In January, UI President Michael J. Hogan shared with members of the Senate Executive Committee his vision of how the new Urbana chancellor will fit into the future administrative hierarchy.
And at the SEC meeting Feb. 7, SEC chair Joyce Tolliver shared her vision.
Tolliver released a statement countering some of Hogan's assertions - namely that the widely reported ethical lapses of leadership over the past few years were in fact a rallying cry for structural administrative change.
Tolliver went as far as to call that argument a "fallacy," noting the university's structural strength was what rooted out the problems - and it's what continues to make the university a pre-eminent research university.
"I, for one, refuse to participate in a discourse of shame built upon the fact that, for a limited time, a previous board tolerated or even established a culture of corruption," Tolliver read from a prepared statement.
"On the contrary," she said, "the past 18 months have revealed how strong our structures are."
Vice president was added to the chancellors' titles last fall, though Hogan assured SEC members last month the core of the chancellors' duties and responsibilities would not change.
SEC members have said the move is not being entirely embraced by faculty members, an exclamation Tolliver put a point on with her statement.
"As a university, we must decide together how best to not just survive, but to flourish," she said.
"I repeat the call today for a real conversation about those crucial choices," she said. "Productive conversations involve listening and questioning on both sides, and they take some time."
Tolliver made it clear that her prepared 900-word statement, which she said would be entered into the minutes of the SEC meeting, was an expression of her individual beliefs as a faculty member, not a statement on behalf of the committee. At the end of the meeting, however, the committee discussed and approved a draft statement on the roles of the campus and the chancellor. That SEC statement - posted on the senate website - will be presented during the full senate meeting Feb. 28.
"Shared governance ... that's the message we should be sending as we seek a new chancellor," she said. "We deserve nothing less than a world-class scholarly leader who is granted the respect and authority that is essential for the creation of the sort of place that makes (everyone) proud to be associated with it.
"To settle for anything less, or to enable a decision-making process that would be more worthy of a staff member than a true leader, would indeed represent a threat to the structures that have allowed (this campus) to become what we are today.
"We must not go in that direction."
The statement was followed by applause from the other committee members.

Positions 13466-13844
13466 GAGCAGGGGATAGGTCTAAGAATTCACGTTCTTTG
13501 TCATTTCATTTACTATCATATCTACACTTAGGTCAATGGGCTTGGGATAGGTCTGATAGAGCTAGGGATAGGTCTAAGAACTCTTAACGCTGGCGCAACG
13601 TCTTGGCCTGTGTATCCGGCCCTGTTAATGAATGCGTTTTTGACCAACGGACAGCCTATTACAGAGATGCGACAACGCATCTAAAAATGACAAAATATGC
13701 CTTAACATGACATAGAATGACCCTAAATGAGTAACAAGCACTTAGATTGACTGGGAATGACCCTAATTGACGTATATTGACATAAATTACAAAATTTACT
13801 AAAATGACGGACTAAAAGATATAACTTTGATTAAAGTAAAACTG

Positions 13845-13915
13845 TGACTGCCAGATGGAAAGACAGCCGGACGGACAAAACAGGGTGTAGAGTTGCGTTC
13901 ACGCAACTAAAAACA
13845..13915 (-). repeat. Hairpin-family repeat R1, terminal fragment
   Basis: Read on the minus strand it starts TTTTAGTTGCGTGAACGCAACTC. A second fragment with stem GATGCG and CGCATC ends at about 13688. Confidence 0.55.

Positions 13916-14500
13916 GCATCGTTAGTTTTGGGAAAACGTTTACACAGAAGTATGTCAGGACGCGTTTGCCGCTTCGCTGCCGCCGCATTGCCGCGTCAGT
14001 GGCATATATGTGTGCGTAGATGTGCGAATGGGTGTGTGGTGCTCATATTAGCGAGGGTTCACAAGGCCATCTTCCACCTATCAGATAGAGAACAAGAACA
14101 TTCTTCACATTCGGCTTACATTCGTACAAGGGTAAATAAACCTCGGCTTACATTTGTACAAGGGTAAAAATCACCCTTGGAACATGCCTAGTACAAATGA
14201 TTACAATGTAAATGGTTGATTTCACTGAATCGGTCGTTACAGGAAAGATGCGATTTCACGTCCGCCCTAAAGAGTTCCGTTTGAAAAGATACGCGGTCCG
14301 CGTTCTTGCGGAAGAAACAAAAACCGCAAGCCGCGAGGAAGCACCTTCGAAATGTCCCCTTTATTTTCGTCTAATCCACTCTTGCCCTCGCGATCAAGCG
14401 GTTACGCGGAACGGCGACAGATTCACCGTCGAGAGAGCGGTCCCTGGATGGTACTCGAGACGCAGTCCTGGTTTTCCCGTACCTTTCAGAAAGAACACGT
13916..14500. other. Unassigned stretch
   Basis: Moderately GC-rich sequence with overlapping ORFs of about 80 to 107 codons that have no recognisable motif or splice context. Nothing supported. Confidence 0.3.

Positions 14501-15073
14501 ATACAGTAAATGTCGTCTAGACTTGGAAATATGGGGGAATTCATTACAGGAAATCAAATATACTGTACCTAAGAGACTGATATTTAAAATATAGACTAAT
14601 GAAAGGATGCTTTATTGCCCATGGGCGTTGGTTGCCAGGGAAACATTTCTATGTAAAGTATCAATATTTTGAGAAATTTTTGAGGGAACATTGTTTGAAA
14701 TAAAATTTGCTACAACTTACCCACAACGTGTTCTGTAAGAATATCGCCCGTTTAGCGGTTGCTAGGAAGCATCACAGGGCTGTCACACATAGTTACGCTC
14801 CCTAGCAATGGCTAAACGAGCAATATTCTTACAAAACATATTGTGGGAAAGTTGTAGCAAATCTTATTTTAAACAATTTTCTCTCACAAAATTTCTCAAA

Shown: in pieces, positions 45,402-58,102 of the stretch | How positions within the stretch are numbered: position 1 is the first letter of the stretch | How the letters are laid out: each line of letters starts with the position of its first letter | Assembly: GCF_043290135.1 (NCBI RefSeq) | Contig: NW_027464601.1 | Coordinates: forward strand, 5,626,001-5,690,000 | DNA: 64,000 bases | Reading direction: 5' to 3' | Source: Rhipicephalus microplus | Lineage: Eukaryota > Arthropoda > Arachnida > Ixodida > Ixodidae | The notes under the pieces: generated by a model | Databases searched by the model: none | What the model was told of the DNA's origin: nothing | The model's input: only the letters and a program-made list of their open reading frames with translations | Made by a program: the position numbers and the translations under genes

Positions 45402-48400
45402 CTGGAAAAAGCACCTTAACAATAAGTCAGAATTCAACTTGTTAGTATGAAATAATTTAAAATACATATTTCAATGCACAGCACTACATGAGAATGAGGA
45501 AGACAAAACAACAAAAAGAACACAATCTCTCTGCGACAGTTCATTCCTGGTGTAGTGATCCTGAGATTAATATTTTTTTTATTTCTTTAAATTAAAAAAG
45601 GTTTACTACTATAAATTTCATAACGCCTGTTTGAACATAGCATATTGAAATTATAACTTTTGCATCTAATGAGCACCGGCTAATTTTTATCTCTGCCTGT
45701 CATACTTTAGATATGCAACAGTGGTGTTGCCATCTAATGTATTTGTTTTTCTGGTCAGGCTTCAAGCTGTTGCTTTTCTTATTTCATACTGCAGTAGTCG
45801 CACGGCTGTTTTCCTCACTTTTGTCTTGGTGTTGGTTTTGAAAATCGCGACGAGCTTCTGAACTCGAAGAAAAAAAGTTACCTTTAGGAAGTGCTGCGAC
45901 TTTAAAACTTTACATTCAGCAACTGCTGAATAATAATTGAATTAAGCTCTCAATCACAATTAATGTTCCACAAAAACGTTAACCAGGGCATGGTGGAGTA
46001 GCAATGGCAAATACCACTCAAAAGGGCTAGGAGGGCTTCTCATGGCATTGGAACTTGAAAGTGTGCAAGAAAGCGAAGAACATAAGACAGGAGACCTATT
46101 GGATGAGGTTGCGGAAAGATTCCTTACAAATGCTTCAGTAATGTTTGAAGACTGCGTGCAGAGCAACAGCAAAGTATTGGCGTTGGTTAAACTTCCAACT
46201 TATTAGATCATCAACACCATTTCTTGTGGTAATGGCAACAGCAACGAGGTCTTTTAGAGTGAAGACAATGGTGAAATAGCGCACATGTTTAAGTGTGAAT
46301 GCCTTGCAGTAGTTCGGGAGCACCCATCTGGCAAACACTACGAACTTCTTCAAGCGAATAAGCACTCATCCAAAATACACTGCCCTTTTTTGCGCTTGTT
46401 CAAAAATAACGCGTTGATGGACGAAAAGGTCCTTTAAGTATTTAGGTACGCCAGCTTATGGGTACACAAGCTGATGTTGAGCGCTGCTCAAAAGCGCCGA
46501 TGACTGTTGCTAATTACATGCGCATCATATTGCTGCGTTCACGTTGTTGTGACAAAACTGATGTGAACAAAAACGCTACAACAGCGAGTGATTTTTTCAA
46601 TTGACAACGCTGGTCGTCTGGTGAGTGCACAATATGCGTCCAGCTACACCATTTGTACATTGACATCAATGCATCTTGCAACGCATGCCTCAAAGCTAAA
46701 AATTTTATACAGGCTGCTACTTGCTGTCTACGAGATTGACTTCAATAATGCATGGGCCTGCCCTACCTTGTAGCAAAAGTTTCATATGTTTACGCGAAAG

In other business, Mike Andrechak, provost and vice chancellor for academic affairs and associate provost for budgets and resource planning, provided SEC members a PowerPoint presentation on the state of the Urbana campus and the work being done to set the stage for the future.
He said the revelation of future funding realities over the last 18 months marks a point of "cultural change" for the university.
But, he added, "there's a lot of momentum in this place and it's heading in the right direction."
He said the state's massive budget shortfall has only intensified the UI's efforts to trim excess expense and get the most return from current assets. He said recent moves by the Legislature - including tax increases - could lead to an eventual reduction of backlogged payments.
"We've had years and years of bad news," he said. "The state was falling off a ledge and it's not doing that now. While it will take weeks to fully sort out implications of the tax increases, the state's financial position has improved dramatically."
Andrechak noted campus officials had improved budget oversight and were working aggressively to eliminate deficits. He said the Stewarding Excellence @ Illinois process has produced savings and efficiencies, and that more focus was being put on improving the return for patents and intellectual property.
So far, some 400 full-time employees have left the university through incentives, saving an estimated $17 million, and another $8 million has been realized in energy savings.
In just the past year, he said, cash balances held by academic units increased by more than $62 million, overall balances increased significantly and deficits were reduced by 23 percent.
"Our permanent and cash set-asides, held by college and campus, will allow us to move forward in a deliberative manner," Andrechak said.
He said plans to implement the Unified Communications plan and create service centers would save millions more over the next five years.
"This kind of self-evaluation will go forward," he said. "We've taken steps to ensure we're not just cutting costs, but investing in areas we need to."
Andrechak said the savings would allow the university to increase undergraduate student access and would be used to bolster quality of life and retention efforts.
He said the university also is moving to capitalize on accessing international and out-of-state students, which includes offering self-supporting master's programs and enhanced Web-based class offerings during the summer.
"We're doing all of this in a deliberative manner that can protect quality," he said. "We've learned a lot over the last year and a half. As an institution, we are learning new skills and changing our culture. That takes time.
"In this remarkably challenging period, we have shown the capacity to take necessary steps to protect and advance our institution."